Base Defense: 3-4. As you probably know, Mark Richt replaced maligned DC Willie Martinez this offseason with Todd Grantham. Grantham is a Nick Saban disciple who spent many years in the NFL between his time working for Saban at Michigan State and his new gig in Athens. He has instituted a 3-4 defense for the Dawgs. You can read more about the 3-4 here, but here are a few key things to know. The approach relies heavily on the three down linemen to cover running gaps and occupy offensive linemen, preferably with the nose tackle occupying at least two offensive linemen. If your defensive linemen can do this effectively--think Alabama's lines over the past two seasons--you have a lot of liberty to use your linebackers in different ways. They can help out against the run, or they can blitz, which is very popular with 3-4 teams. You can expect Georgia to blitz linebackers early and often if they can prove early that their line is effectively working our offensive line. The key, then, to stopping this kind of defense is to limit the linemen's ability to control the offensive line--if you can do this, you can run the football, and you can fend off the blitzing linebackers. If you can get pass protection, you can often beat blitzes by throwing the ball on the sideline, too, as a 3-4 approach will often favor using the OLB in blitzes rather than coverage. For this reason, good blocking from the backs is key.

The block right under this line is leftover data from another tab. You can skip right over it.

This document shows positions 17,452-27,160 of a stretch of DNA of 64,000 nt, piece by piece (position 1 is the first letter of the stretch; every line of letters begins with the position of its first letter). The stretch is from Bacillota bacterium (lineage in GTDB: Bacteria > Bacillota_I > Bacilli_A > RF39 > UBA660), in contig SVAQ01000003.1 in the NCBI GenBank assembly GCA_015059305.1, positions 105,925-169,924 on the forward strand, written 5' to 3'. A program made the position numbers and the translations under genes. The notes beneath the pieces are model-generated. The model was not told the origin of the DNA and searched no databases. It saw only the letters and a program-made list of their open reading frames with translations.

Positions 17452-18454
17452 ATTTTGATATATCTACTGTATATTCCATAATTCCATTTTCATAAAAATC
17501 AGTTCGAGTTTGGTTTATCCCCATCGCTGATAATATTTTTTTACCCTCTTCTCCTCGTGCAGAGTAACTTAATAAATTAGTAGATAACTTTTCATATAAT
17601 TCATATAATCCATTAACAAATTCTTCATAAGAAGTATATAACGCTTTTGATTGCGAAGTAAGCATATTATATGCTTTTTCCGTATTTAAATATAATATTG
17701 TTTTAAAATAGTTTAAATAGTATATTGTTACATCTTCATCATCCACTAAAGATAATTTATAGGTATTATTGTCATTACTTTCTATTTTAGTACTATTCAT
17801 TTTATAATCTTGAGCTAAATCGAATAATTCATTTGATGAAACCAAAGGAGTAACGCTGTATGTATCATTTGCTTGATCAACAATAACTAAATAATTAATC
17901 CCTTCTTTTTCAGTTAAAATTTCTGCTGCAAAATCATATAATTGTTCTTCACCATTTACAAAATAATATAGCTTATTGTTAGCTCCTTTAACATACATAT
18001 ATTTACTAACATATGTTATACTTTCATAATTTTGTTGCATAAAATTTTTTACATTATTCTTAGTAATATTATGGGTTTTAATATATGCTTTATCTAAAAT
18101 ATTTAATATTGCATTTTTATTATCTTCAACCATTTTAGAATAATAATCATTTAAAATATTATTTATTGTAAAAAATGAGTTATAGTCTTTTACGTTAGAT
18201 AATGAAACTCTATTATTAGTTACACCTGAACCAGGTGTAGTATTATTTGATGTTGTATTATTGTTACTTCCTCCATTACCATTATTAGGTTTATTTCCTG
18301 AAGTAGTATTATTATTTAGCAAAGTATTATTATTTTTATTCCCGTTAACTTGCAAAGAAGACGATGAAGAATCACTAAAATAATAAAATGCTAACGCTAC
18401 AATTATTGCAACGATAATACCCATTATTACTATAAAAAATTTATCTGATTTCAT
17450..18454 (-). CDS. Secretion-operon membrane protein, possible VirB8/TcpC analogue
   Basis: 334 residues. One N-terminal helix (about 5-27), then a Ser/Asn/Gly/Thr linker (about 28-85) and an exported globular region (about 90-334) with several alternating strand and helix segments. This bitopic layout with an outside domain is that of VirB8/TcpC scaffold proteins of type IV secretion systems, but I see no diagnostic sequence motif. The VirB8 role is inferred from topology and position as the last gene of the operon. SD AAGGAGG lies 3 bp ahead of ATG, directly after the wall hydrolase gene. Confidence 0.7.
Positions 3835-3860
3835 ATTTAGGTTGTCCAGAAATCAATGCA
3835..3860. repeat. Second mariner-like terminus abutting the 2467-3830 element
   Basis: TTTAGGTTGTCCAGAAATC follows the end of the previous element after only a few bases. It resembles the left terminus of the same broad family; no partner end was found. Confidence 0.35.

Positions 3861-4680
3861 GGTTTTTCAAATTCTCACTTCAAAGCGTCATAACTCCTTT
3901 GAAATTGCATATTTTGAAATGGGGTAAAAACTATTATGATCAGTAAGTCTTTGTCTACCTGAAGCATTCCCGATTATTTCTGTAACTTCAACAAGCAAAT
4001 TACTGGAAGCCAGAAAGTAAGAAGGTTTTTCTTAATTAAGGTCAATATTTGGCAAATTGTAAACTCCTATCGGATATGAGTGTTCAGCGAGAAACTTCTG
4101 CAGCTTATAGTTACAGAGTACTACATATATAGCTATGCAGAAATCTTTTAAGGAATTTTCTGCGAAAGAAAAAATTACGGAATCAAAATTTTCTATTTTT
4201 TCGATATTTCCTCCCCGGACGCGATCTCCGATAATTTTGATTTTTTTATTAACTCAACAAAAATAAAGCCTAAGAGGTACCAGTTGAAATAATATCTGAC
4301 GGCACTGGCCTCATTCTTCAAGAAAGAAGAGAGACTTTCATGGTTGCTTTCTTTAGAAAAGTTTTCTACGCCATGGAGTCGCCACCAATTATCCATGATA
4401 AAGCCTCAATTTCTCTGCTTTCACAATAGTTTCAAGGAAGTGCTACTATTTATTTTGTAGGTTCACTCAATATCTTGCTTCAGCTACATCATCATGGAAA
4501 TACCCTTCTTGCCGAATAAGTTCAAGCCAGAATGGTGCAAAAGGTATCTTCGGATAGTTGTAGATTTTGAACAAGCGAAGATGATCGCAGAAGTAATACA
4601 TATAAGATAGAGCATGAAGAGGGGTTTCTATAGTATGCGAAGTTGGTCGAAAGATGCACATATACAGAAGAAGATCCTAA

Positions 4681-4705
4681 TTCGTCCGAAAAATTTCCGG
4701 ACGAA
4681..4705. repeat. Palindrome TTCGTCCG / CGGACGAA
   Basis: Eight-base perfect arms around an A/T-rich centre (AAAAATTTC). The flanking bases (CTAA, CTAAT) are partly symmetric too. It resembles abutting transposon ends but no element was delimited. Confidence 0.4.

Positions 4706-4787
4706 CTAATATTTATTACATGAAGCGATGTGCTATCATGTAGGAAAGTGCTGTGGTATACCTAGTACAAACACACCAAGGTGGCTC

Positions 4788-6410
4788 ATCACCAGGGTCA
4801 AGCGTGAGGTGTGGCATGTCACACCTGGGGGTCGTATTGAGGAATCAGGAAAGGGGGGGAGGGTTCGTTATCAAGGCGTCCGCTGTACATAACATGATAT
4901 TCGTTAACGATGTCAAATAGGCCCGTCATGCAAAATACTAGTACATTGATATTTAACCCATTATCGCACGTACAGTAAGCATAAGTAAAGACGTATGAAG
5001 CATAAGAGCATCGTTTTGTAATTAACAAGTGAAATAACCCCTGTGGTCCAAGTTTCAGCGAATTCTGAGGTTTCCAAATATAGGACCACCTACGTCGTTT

Returning Starters: 5. One big loss that you may remember is Rennie Curran, otherwise known as the great Gamecock killer.
Defensive Line: One of the big questions coming into this season was how the Georgia line would hold up in Grantham's new scheme, which puts a lot of pressure on the defensive line. So far, so good--they dominated the trenches against Louisiana-Lafayette, helping the Dawgs to hold the Rajin Cajuns to less than one ypc and helping the team pressure the QB. Georgia certainly has some talented players here, but they also don't have a Terrance Cody, the kind of player that is usually essential to making this defensive approach work. It will be interesting to see how well they do against a real (ok, maybe I'm getting ahead of myself) offensive line Saturday.Linebackers: As said, Curran is gone, but they Dawgs have plenty of talent here. They're also now going to be lining up former star DE Justin Houston as a hybrid LB / DE on the outside. Houston is the guy we'll have to watch on the pass rush--I would expect that Georgia will try to do what it can to rattle Stephen Garcia and get him to make mistakes.
Secondary: Georgia lost former safety Reshad Jones, but most Dawg fans seem to actually be happy about that. Bacarri Rambo, despite making a boneheaded play to give up a long TD against ULL, is a rising star. At corner, the Dawgs have some talent, but they're also still a big young.
Special Teams: UGA's problems with KOs returned in the opening game, so that will be an interesting thing to watch. Their FG and punting units are among the nation's best.
Analysis: First of all, we used a fair bit of the I this past week, and I would expect that we may do something similar this week. Georgia is going to be bringing the heat on Garcia, and having some good blockers in the backfield will help us out quite a bit. We have some major size advantages in the receiving game, and as the above suggests, some passing plays should be there if we can get Garcia time. He looked very solid last week when he wasn't pressured. I'd also think we could run the ball more effectively out of this formation.
Another thing that I would think we'll try to exploit is what could potentially be a weakness against mobile QBs. UGA is going to throw the house at us from the outside, then some zone-read option for Garcia and Stephon Gilmore might be a good approach to making them pay if they overpursue.